* The A-10 owed its birth to two influences: the inadequacies of close air support aircraft used in Vietnam, and the need to counter Soviet armored might in Europe. The development program that emerged from these roots was a model of clean organization and management, and it produced an unusual and very neatly thought-out product. This chapter describes the origins and specifics of the A-10.
* During the Vietnam War, the US Army and the US Air Force were often at odds over the issue of close air support. The Air Force regarded CAS as their mandate and were opposed to Army attempts to take over that role for themselves, while the Army felt the Air Force wasn't responsive enough to Army needs. The Army was not allowed to operate armed fixed-wing aircraft -- though there was a little cheating on this point -- but the service was able to acquire armed helicopter gunships. The Air Force did obtain quantities of the old but excellent piston-powered Douglas A-1 Skyraider or "Spad" strike aircraft originally developed for the Navy, which earned the appreciation of the ground-pounders by its ability to carry a big warload, dish out and take punishment, and remain on combat station for an extended period of time.
USAF brass had mixed feelings about the Spad, regarding piston combat aircraft as a thing of the past, but the "fast-mover" jets preferred by the service were nowhere near as adequate in the CAS role -- they came in quick, dropped their warloads, and left, since they generally lacked both the endurance and the resistance to damage to let them hang around on the battlefield. They were also much more expensive in every respect than the A-1. The bias against the Spad was not completely unreasonable, however, since the enemy continually improved their anti-aircraft capabilities throughout the war, and the Skyraider suffered accordingly. Something more sophisticated really was needed.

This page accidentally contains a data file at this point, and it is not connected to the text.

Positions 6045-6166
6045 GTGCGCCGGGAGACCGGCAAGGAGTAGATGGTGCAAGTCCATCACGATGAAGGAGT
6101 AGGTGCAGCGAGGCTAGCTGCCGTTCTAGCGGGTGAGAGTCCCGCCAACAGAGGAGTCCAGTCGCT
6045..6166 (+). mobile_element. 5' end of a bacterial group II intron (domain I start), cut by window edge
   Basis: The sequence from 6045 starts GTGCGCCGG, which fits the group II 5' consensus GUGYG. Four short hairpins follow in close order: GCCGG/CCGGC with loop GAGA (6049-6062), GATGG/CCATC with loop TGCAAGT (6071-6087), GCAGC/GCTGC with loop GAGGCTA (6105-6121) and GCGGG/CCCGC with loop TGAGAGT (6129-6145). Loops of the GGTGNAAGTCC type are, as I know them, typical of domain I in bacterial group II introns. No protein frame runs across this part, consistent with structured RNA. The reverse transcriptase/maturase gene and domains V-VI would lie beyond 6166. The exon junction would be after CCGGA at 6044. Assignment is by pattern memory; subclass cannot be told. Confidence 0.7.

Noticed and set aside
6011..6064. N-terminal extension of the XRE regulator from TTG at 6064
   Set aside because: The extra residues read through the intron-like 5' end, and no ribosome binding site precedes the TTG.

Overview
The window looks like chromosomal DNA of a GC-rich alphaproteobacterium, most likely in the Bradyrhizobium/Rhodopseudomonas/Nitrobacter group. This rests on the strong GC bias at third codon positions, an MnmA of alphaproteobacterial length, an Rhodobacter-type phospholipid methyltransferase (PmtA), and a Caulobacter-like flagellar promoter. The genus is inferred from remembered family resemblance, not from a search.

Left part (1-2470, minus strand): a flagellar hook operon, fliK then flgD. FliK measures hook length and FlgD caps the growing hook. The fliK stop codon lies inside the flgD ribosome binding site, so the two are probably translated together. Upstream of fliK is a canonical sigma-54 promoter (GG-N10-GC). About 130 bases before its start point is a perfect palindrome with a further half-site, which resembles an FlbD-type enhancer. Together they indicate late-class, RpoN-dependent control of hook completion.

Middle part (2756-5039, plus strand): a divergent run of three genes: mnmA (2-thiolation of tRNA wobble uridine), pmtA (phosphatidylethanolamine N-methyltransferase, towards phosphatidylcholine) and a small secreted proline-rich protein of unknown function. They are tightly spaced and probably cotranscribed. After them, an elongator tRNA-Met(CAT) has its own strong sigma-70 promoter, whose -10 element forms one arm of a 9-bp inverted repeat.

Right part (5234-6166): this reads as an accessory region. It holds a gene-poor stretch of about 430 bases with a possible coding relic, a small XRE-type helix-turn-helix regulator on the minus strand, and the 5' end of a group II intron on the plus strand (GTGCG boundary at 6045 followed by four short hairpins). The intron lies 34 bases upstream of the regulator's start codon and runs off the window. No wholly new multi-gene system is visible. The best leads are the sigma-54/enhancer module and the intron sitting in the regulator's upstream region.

Late in the war the USAF shifted the CAS mission to the jet-powered Vought A-7 Corsair II or "SLUF (Short Little Ugly 'Fella')". The A-7 had been developed against a US Navy requirement for a carrier-based strike fighter to replace the Douglas A-4 Skyhawk. The SLUF was an excellent aircraft, but it was designed for the strike-interdiction role, not for the battlefield CAS mission. It was not really the equal of the Spad for getting down in the mud with the troops, and turning the tables against the black hats.